The item looked at the background to the Prime Minister’s announcement that day that she would not attend two services at Waitangi on Waitangi Day. The item included historical sequences showing incidents which placed in context the Prime Minister’s observation that, "anyone who knows me knows that for me a dawn service is a considerable hardship at the best of times, so if it has got a downside to it as well there’s every reason not to go."
 TVNZ disagreed with Mr Penrice that the incident at Waitangi involving the Prime Minister was "hardly newsworthy". In its view:
[T]he incident has been a central factor in the relationship between the Prime Minister and local Māori since it happened, and that it has taken on greater importance with the passing of time because of the influence it has had on the shaping of that relationship. It was clear from this item that the Prime Minister was still uncomfortable about returning to the scene, especially given what she called the "shambles" she found there in 2002.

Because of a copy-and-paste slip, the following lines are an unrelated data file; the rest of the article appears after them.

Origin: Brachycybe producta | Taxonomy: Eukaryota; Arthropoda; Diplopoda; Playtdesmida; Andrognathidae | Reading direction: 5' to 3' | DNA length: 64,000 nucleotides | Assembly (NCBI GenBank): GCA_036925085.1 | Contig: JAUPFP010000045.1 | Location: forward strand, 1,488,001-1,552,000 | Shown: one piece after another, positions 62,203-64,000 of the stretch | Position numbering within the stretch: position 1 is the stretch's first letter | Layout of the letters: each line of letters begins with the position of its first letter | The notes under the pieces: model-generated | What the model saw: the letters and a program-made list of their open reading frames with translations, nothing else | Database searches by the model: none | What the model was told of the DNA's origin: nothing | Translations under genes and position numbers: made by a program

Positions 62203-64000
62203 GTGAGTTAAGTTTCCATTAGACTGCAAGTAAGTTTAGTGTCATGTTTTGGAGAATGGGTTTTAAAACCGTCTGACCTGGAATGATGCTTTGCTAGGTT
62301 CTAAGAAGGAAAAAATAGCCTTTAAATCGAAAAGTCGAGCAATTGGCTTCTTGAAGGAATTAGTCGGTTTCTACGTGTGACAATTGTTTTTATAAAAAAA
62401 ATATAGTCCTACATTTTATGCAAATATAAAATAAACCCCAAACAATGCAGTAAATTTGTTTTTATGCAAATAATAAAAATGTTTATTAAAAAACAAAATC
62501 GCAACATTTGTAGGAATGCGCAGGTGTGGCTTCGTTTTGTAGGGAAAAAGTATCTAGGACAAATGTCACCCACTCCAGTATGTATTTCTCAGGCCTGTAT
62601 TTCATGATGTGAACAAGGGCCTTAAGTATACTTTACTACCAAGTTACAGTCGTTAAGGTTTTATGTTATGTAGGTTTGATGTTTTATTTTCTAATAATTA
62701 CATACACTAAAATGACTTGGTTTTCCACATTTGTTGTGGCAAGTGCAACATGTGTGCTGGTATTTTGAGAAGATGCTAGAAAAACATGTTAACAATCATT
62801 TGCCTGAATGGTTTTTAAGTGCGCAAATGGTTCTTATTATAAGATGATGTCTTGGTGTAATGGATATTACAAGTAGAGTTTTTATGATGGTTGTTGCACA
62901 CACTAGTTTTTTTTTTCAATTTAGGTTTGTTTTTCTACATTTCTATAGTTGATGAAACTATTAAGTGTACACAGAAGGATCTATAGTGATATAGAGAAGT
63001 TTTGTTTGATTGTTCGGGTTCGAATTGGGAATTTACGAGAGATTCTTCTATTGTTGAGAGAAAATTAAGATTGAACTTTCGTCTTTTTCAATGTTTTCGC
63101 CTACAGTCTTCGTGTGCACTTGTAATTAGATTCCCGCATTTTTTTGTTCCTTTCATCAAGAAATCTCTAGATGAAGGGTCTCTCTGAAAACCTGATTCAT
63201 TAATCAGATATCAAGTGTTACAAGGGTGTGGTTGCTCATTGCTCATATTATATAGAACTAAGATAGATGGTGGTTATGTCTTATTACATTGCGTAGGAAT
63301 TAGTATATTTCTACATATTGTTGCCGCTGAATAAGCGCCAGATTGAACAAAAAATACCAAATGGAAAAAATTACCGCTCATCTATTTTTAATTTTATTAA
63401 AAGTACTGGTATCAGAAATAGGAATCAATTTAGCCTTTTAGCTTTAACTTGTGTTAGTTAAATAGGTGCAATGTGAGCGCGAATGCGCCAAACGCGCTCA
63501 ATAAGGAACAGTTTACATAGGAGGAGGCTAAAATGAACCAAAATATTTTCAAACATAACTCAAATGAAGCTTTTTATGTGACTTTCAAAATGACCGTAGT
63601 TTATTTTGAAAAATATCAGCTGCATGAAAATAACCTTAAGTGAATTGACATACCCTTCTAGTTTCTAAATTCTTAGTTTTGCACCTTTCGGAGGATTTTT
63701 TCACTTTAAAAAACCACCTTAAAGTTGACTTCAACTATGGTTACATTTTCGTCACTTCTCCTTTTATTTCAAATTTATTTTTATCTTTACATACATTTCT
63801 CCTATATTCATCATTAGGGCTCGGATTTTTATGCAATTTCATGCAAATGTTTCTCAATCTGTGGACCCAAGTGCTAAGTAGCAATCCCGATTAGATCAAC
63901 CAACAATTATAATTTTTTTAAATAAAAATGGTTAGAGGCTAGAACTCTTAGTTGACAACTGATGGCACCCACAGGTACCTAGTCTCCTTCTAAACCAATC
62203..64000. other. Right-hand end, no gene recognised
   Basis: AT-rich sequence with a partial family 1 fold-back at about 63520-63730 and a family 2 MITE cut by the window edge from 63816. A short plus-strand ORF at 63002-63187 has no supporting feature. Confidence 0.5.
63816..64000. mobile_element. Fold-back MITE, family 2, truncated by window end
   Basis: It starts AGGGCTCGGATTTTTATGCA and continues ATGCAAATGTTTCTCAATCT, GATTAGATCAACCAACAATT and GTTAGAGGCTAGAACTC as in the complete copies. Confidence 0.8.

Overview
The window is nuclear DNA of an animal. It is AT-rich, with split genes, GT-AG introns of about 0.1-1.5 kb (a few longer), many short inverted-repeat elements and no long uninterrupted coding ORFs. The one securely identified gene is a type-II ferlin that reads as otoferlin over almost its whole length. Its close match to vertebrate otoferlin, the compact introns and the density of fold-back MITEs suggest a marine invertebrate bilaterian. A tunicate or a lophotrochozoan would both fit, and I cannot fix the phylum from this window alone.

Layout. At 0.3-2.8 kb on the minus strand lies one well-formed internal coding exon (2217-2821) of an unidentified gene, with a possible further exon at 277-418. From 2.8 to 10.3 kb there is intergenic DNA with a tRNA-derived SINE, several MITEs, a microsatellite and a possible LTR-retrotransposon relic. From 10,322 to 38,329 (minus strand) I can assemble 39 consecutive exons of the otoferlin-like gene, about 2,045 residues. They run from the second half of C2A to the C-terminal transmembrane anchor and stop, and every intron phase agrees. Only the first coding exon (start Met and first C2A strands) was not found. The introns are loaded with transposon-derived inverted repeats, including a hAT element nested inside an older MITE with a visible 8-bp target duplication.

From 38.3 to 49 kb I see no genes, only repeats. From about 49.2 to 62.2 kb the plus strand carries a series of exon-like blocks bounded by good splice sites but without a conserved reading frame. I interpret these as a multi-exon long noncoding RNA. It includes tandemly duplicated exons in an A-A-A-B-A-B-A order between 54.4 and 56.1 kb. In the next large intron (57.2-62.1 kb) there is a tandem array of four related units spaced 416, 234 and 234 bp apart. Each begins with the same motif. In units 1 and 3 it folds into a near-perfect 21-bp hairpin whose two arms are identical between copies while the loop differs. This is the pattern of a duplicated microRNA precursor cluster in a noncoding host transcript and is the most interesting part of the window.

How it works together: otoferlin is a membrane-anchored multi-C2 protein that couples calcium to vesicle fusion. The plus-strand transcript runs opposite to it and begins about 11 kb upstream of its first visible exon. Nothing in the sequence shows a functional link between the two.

TVNZ also rejected Mr Penrice’s assertion that the inclusion of the footage showed a lack of respect for the Prime Minister. TVNZ maintained that in the context of an item which was assessing the state of relations between local Māori and the Prime Minister, it was not disrespectful to include a shot which is now "recognised as a defining moment in that relationship." TVNZ stated that it was a "fundamental role of journalism to regularly place events of the day in a wider historical context", and that was the intention of the item at issue, it argued.
 Turning to the standards, TVNZ maintained that Standard 1 had not been breached, as it was not tasteless to show a "significant historical moment" in the context of a discussion about the relationship between local Māori and the Prime Minister and the upcoming Waitangi Day commemorations.